Healthwise, it is well known that the highest social classes are heavier (but not obese!), taller, and healthier, and also live longer — 15 to 20 years longer –than the poorest people in the country.  Educationally, the core of the top 15% of the population — half of them — will have had a far superior private school education (of about a score or so schools in the country out of several thousand) than the bulk of the population in state schools (of which only about a score or so anywhere reach the quality hinterland of the previously-mentioned private schools)  School-leavers of the privately-deducated upper group enter Oxford and Cambridge Universities at something like 20 times the rate of the young sons and daughters of the hoi polloi, even those who are equally bright.

Culturally, the difference between the top 15% and the majority of the population is harder to define accurately but they’re clear enough to observers when considiring the goods and houses they buy, the way they dress, talk and hold themslves confidently when in social situations which intimidate most of the population. They raise their children differently, read distinctly “quality” newspapers and attend different artistic events.  They have wide social networks, immensely wider than those of most people, and have little trouble founding new enterprises or worthy causes when they want to.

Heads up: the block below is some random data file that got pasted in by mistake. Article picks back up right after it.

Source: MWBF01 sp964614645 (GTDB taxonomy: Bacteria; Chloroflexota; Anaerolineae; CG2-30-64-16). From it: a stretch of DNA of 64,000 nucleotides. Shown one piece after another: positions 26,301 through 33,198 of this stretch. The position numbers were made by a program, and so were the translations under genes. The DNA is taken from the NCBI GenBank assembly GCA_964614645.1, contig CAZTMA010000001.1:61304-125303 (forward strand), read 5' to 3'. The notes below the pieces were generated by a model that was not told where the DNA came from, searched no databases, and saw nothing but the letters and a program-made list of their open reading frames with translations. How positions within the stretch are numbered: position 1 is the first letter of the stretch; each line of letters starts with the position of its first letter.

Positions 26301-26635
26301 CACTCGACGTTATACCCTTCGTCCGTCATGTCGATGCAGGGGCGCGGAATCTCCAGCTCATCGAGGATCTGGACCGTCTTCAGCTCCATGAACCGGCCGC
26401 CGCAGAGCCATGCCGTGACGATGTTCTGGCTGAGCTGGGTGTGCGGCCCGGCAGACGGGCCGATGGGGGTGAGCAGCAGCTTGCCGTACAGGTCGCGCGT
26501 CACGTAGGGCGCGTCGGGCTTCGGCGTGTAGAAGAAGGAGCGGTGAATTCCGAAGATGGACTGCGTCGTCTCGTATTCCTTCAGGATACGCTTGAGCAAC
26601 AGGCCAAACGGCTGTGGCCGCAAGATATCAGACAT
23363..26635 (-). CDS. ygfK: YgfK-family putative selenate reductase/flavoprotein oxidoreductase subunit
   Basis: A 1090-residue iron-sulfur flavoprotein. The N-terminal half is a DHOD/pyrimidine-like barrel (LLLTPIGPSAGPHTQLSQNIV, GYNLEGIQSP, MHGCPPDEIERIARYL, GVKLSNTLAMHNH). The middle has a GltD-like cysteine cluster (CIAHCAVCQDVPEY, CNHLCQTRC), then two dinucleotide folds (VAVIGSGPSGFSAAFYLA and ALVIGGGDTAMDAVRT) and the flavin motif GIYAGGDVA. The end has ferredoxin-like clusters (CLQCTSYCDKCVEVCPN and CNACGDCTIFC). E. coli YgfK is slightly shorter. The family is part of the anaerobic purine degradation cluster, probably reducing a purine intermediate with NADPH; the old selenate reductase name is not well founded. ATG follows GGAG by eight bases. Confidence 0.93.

All of the Sunday Times Rich List, has all our senior judges, senior army officers, top departmental civil servants (and their deputies), senior diplomats, top university chancellors, heads of public bodies and quangos of the top 15%.  As are appreciable proportions of our business leaders, senior bankers, newspaper columnists, MPs, BBC executives, cabinet ministers (and shadow cabinet minisers, too)

All this is grist to the mill of older-fashioned, class-conscious sociologists and politicians — and certainly to trade union leaders of lesser intelligence and even less knowledge of history — but it’s actually much more significant than that.  There’s little or no social mixing between the top 15% and the rest.  A recent large-scale survey of people born beweeen the late 1940s and the early 1980s by Prof Erzsebet Bukodi, [publsihed last year, shows that, over the whole of the country’s population, socal mobility is approaching zero — few people make the transition from the majority segment to the 15%.